Type 2 diabetes is a serious, chronic illness that is on the rise worldwide. In the U.S., more than one in every 10 adults (20 and older) has diabetes, and in seniors (65 and older) that figure rises to more than one in four.
Diabetes can be easy to ignore because many people generally feel fine, especially in the early stages of the disease. But over time, diabetes can affect many parts of the body and lead to chronic conditions.
“Sometimes I hear people say, ‘Oh, I just have a little sugar,’ but a ‘little sugar’ over a long period of time can lead to some very devastating complications,” said Carilion Clinic’s Mark H. Greenawald, M.D., a family medicine physician who specializes in preventive medicine and wellness.
In fact, Dr. Greenawald notes that by the time many people with type 2 diabetes are diagnosed their blood sugar levels may have been elevated for up to five years, so damage to the most delicate blood vessels, such as those in the eyes, may have already been taking place.
But if you take control of your diabetes and make changes to your lifestyle, you can live a long and healthy life and avoid many long-term complications.
“Diabetes is not a death sentence,” explained Dr. Greenawald. “When people suffer from long-term consequences of diabetes, it is not because they did everything well and had bad luck, but rather it is because they did not take ownership of their disease and take advantage of all the resources available to help them manage their disease.”
Kate Jones, a Carilion Clinic registered dietitian and diabetes educator, says that proper management comes down to what she calls the four M’s:
Contrary to popular belief there is no specific diabetes diet. Jones recommends eating smaller, more frequent meals, and possibly even snacks, to spread out carbohydrates throughout the day and prevent any spikes in blood sugar.
“We encourage our patients to make healthy choices more often and to limit their intake of concentrated sweets and eat moderate portions of carbohydrates, starches, milk products, fruit, etc., but that does not mean that there is not room for a treat from time to time,” said Jones. “You just have to watch your portion size.”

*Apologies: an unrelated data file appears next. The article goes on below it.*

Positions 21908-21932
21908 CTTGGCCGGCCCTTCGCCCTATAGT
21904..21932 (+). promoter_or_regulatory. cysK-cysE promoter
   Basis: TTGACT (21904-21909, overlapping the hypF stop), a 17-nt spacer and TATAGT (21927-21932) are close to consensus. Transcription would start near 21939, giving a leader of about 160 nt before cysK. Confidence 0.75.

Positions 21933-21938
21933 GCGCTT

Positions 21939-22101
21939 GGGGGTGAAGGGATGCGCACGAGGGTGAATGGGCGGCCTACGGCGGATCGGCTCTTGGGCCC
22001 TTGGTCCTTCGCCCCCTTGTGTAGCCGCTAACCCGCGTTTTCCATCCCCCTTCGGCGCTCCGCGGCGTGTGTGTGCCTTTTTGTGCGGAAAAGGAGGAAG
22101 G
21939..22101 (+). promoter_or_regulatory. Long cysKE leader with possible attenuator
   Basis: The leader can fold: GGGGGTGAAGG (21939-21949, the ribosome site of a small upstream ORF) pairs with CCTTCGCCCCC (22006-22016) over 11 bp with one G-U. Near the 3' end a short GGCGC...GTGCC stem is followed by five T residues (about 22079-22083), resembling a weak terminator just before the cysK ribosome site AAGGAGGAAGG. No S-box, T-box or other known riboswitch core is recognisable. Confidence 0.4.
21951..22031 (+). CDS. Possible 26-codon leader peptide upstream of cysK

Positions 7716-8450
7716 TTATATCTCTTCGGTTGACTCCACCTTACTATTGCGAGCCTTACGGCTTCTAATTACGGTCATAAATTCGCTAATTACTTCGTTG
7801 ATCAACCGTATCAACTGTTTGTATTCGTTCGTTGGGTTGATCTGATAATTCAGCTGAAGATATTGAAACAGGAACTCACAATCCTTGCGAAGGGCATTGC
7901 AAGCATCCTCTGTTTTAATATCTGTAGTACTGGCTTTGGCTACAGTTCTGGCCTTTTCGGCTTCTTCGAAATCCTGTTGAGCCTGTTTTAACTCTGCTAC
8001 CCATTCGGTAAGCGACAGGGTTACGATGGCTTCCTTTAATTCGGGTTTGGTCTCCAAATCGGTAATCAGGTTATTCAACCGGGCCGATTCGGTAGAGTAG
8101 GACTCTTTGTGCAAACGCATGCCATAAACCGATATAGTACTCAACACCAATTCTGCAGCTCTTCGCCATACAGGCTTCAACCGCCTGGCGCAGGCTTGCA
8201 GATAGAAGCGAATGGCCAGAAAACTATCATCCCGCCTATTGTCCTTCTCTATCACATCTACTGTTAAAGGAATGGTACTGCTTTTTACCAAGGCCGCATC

Movement or exercise helps the body utilize insulin more efficiently to keep blood sugar under control and it aids in weight management. Aim for at least 30 minutes of cardiovascular exercise on most days and some sort of resistance training that utilizes all major muscle groups about two to three times per week.
Some people can control their blood sugar with diet and exercise alone, but many also need diabetes medications or insulin therapy. Jones adds that even if someone has been able to control their diabetes for many years, it is very important to continue to have their A1C levels checked regularly as recommended by their health care provider.
Depending on your treatment plan, you may check and record your blood sugar level every now and then or multiple times a day. Ask your health care provider how often you should check your blood sugar.
Managing diabetes is a life-long commitment, but you don’t have to do it alone. Jones encourages everyone with diabetes to go through some sort of management program.
“Carilion’s management program provides one-on-one counseling as well as group classes, support groups, and seminars with various specialists to discuss issues that people with diabetes face,” she explained. “There are many opportunities for on-going support, so patients are never on their own.”
Not only will a healthy lifestyle prevent diabetes, you will also feel great! That is the reason to do it.